captive lip — A design for bend dies only; this is a true cavity for round tubing with flats (i.e., the lip) at the top and bottom of the cavity extending past the vertical centerline of the cavity. These flats have the effect of “capturing” the tube inside the bend die and mildly compresses it towards the plane of bend. This compression helps the tube resist flattening of the outside radius of the bend and wrinkling of the inside radius. This design is generally to be preferred, but it is not recommended for very thin-walled tubes or tubing materials with a high content of chromium, nickel, or other alloys with poor plasticity at the point of bend.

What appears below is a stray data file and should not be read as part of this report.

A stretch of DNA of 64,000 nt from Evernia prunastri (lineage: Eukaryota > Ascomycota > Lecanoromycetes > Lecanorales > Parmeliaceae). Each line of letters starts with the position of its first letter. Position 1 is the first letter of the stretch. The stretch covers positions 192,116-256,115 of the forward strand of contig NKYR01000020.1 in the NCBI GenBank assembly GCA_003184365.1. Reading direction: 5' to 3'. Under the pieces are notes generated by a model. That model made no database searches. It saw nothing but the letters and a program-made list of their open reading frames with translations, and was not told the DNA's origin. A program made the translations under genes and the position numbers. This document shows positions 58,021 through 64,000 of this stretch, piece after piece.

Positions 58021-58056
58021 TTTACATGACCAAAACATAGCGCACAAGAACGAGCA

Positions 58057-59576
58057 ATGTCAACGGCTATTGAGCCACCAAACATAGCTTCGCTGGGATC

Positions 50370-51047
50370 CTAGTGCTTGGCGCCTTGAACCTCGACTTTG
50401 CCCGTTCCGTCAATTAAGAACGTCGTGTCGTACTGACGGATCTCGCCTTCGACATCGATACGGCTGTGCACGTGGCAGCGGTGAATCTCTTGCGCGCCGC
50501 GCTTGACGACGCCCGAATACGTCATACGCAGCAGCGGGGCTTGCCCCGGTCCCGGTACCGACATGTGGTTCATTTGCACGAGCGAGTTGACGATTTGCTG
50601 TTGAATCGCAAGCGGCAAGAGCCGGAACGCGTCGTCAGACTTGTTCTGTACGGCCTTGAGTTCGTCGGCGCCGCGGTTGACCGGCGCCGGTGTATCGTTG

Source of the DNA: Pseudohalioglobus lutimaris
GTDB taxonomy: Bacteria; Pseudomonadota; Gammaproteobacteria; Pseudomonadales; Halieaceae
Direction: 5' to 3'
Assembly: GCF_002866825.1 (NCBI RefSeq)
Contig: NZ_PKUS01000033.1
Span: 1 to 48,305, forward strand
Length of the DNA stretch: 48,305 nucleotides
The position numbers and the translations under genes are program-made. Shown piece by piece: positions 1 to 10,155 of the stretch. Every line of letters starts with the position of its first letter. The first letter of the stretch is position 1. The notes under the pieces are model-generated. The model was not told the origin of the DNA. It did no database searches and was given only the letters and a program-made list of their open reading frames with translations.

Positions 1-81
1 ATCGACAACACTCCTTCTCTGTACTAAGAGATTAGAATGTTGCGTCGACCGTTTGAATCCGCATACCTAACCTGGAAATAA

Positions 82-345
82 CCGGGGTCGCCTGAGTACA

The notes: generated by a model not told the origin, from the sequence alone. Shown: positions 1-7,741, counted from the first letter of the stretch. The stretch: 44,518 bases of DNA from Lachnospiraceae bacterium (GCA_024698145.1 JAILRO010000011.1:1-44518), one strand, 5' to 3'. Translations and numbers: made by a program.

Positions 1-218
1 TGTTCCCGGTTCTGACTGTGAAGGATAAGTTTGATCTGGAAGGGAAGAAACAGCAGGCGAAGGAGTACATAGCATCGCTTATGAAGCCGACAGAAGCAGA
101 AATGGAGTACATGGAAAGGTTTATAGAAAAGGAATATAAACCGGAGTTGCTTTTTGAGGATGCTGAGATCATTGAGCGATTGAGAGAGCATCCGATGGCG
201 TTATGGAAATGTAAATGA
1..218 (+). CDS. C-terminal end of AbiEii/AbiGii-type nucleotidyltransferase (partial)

no-lip or plain — A true cavity design without the flats described above. The face of the bend die block containing a no-lip cavity is usually offset one percent of the tube outside diameter from the centerline of the cavity, and the faces of clamp and pressure die blocks are usually offset one to three percent. This type of cavity should be specified if maximum containment of the tube at the point of bend is required, as is the case with extremely thin-walled and rigid materials.
The two most common “nominal cavity” designs are: